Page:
On Friday, after a long battle, London-based firm Zaha Hadid Architects (ZHA) decided to stop pursuing the Tokyo Stadium for the Olympics in 2020. According to the firm’s press release, they tried to team up with Tokyo-based Nikken Sekkei for the second time to renew their bid for the design competition earlier this month, but the competition rules require participants with construction capabilities—a component they were missing, forcing them to drop out.
"It is disappointing that the two years of work and investment in the existing design for a new National Stadium for Japan cannot be further developed to meet the new brief through the new design competition,” said ZHA in the press release.
Back in July, the Japanese government cancelled the building of the stadium due to complaints that it was not environmentally conscious and overrunning construction costs. The London-based firm then wrote to Japanese Prime Minister Shinzō Abe that they were willing to modify the designs to make it more cost effective, stating that their plans had been jeopardized by rising construction costs and the premature appointment of contractors. The firm even made a presentation explaining why the Olympic host should reconsider the designs, which consisted of a 23-minute video and a 91-page report.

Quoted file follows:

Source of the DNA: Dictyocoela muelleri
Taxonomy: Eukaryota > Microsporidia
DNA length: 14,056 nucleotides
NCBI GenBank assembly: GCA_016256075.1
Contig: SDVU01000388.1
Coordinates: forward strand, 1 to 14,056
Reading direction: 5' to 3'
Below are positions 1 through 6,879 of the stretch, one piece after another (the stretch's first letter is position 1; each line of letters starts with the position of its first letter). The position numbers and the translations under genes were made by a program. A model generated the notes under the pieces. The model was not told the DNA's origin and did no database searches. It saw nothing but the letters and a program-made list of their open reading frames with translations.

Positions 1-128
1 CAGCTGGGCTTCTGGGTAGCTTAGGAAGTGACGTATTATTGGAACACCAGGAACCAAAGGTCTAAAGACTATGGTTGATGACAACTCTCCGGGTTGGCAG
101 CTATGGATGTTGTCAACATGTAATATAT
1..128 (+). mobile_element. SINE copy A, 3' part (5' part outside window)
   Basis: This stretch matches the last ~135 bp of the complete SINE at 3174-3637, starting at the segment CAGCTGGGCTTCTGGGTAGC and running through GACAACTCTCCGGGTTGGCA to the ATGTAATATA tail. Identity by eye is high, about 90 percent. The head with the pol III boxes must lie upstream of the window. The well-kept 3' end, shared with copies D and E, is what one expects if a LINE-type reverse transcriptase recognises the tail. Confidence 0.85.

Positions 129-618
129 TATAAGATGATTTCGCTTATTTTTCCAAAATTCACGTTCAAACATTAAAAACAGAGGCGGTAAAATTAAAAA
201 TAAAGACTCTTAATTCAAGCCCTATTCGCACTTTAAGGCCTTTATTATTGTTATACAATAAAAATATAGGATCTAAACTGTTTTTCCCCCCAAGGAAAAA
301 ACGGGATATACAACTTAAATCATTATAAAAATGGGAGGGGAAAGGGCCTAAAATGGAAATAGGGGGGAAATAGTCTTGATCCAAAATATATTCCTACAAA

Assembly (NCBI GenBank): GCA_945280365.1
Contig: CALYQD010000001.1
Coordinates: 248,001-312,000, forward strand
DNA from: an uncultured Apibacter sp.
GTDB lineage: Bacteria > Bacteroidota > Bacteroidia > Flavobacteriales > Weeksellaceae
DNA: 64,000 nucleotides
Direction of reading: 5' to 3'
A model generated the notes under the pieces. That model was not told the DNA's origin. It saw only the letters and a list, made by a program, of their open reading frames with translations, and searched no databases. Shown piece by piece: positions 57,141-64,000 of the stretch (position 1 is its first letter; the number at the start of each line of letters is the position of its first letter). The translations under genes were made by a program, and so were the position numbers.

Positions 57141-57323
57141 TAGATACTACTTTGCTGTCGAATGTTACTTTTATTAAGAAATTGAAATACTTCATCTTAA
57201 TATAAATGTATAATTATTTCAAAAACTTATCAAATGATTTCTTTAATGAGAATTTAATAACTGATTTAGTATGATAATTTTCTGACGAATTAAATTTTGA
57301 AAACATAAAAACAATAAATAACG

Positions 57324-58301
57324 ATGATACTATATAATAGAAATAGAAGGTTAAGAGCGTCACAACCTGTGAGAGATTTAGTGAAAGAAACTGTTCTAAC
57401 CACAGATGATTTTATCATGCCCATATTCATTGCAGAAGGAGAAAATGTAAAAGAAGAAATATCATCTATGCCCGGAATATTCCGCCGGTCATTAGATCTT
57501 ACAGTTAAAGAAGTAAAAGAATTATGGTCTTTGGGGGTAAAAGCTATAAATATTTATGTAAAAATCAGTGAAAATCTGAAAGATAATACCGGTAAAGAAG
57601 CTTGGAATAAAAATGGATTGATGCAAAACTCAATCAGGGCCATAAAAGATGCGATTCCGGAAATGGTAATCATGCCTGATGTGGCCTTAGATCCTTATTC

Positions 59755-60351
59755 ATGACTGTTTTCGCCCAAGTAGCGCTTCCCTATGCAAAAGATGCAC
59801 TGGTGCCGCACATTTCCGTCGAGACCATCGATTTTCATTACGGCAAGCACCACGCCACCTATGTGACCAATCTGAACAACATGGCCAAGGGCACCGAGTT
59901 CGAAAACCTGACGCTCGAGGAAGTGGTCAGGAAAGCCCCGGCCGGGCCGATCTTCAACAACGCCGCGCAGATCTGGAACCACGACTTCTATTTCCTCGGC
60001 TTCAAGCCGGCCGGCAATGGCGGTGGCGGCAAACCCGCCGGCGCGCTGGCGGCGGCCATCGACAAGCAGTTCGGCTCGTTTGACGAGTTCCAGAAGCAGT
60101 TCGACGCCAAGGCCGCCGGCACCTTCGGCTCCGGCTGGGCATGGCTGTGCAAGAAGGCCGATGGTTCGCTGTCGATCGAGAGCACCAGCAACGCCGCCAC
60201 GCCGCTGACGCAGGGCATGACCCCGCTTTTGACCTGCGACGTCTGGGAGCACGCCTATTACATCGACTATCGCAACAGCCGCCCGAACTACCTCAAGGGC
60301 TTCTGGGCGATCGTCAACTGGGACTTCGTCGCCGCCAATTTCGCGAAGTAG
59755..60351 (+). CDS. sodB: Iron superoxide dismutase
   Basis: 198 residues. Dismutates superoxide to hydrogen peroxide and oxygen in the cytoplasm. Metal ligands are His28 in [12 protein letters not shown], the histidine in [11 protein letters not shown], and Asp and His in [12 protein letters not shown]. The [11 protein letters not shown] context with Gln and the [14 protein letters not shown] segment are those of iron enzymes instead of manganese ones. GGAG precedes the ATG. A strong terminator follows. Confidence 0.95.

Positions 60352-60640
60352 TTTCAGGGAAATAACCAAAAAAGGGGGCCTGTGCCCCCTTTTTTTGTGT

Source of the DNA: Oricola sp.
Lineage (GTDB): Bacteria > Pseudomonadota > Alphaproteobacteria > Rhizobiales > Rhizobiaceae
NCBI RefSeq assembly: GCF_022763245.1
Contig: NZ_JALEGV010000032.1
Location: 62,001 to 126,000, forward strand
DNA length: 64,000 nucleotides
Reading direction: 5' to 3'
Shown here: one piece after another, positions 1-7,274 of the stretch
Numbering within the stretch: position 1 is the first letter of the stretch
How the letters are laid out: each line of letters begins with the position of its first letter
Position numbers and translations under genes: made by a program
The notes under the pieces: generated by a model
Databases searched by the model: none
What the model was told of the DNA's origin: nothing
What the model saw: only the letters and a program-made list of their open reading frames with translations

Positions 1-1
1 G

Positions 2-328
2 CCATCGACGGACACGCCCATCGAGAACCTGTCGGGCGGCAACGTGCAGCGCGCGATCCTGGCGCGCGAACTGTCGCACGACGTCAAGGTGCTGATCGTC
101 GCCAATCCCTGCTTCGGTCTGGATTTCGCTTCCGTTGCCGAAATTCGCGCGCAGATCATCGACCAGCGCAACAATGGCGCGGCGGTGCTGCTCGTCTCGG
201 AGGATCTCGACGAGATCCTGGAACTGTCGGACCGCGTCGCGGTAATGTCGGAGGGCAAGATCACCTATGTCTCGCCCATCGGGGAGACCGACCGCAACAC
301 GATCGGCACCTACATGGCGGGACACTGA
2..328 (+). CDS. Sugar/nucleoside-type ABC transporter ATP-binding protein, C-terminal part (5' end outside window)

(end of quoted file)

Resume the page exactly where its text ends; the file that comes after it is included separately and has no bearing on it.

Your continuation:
While it is walking away from the controversy, the firm says it is still willing to help whoever is next to tackle the commission. “While the current competition is closed to the existing design team we stand ready to use the wealth of detailed knowledge and expertise, built up through the thousands of hours dedicated to the project, to assist the National and Tokyo Governments and Japanese people deliver a Stadium fit to welcome the world in 2020 and go on to host national, international and community events for the next 50-100 years,” said ZHA, in the press release.
We've been covering this story for some time as it has developed. Here are highlights from that coverage, in order: